At its meeting chaired by Ángel María Villar Llona (Spain) on 24 October 2006, the FIFA Referees Committee expressed great satisfaction with the referees' performances at the 2006 FIFA World Cup Germany™. "The referees and assistant referees fulfilled the high expectations placed on them and complied with the instructions to protect players and thus the game better," commented Villar Llona. "The preparation period of almost four years for the World Cup in Germany paid off."

The referees and assistant referees will already start training next year for the 2010 FIFA World Cup™ in South Africa. Once again, groups of three from the same country, or at least from the same confederation, will be chosen to officiate there. Trios who had rehearsed together for a long time were one of the reasons for the referees' success at the 2006 FIFA World Cup.

FIFA President Joseph S. Blatter, who also attended the meeting, was full of praise for the referees. "I am very satisfied with the referees' performances at the 2006 World Cup. They achieved more than their counterparts in Korea/Japan in 2002." Blatter, nevertheless, pointed out that the referees would have to improve even further and step up their performances. There was no reason, he added, for them to rest on their laurels.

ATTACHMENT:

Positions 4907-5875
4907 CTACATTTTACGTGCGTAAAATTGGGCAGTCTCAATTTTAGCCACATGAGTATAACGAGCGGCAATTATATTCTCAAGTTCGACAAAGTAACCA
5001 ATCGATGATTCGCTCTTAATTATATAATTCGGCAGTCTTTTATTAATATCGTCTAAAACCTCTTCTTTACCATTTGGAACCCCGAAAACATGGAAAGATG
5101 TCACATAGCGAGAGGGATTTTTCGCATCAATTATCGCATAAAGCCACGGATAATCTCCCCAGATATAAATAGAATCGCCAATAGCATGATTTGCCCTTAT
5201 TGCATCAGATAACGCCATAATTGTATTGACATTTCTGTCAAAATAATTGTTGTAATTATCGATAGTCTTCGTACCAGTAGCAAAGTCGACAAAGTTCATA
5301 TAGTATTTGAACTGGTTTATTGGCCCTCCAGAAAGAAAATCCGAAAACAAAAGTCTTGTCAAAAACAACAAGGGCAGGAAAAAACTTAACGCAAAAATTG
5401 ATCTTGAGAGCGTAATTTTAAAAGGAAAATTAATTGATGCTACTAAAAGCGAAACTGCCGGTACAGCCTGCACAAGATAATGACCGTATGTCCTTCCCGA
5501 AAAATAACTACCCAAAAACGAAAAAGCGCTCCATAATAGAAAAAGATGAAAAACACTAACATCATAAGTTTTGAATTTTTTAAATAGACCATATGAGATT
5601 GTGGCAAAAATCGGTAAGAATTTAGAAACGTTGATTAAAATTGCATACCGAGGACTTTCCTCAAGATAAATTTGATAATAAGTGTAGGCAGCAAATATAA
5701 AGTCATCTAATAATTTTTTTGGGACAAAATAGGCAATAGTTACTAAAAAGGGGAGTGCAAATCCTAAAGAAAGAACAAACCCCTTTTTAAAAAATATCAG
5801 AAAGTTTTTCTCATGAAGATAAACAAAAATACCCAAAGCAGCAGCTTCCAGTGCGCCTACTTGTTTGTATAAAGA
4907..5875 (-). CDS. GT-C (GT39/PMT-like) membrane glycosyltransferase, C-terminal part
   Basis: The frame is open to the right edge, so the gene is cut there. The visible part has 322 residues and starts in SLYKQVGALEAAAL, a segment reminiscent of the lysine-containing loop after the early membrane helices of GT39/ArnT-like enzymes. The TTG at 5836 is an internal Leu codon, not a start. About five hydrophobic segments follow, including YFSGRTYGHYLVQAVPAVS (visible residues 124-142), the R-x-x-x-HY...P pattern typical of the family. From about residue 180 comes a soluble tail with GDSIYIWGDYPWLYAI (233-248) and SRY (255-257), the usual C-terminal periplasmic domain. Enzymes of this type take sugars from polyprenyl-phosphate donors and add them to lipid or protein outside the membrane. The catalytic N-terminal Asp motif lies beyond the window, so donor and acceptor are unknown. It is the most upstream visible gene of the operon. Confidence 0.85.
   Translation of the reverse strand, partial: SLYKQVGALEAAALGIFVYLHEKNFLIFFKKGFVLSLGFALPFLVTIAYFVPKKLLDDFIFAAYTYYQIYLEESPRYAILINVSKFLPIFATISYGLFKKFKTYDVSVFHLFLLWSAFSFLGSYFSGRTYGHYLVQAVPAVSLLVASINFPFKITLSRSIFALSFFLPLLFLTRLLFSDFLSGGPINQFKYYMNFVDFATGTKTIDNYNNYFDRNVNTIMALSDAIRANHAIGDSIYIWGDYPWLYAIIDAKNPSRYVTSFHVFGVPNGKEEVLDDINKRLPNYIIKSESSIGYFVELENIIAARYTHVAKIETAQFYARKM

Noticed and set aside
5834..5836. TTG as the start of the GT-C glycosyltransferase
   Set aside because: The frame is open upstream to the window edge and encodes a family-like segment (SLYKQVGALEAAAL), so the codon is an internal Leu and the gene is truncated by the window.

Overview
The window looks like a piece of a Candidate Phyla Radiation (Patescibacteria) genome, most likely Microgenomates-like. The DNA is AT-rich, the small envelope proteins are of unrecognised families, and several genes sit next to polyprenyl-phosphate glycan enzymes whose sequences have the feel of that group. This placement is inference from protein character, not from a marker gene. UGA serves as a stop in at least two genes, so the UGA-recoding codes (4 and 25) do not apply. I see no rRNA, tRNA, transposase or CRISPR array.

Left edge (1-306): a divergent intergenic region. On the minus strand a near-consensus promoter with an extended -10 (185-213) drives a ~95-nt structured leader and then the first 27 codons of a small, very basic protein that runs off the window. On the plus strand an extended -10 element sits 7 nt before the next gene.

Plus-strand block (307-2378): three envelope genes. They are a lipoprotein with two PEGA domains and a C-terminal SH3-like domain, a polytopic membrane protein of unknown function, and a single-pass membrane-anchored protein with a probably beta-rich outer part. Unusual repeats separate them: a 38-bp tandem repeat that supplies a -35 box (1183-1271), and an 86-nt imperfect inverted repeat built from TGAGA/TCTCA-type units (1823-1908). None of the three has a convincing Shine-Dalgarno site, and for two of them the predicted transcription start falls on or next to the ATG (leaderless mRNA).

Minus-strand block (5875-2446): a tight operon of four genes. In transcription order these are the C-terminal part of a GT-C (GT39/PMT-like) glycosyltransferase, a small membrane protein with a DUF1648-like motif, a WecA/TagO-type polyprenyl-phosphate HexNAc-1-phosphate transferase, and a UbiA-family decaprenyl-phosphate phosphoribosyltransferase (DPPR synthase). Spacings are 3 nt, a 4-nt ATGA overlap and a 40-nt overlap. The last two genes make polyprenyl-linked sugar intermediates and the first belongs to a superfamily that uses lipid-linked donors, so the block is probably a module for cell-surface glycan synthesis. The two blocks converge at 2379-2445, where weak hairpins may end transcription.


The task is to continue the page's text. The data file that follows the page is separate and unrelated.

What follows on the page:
FIFA chief medical officer Professor Jiri Dvorak also drew satisfactory conclusions from the 2006 World Cup in terms of the referees' performances. There were 145 injuries in the 64 matches of the final competition in Germany, that is, 2.3 per match, whereas in the 2002 World Cup the figure was 2.7 injuries per game. The FIFA Sports Medical Committee noted that the numbers of head injuries sustained in the tournament in Germany amounted to half of those recorded in the finals in Korea/Japan four years ago. Dvorak explained that the lower incidence of injuries was to some extent due to the referees' performances, by providing better protection to the players and vigorously punishing elbowing offences. Dvorak also pointed out that too many players still feigned injury during play, primarily for tactical reasons. Fifty-eight per cent of the players who were treated on the pitch during the 2006 World Cup eventually turned out not to be injured.

In the meeting held the day before, the FIFA Referees' Committee discussed the referees lists for 2007. These lists include referees and assistant referees for futsal and beach soccer as well as traditional football.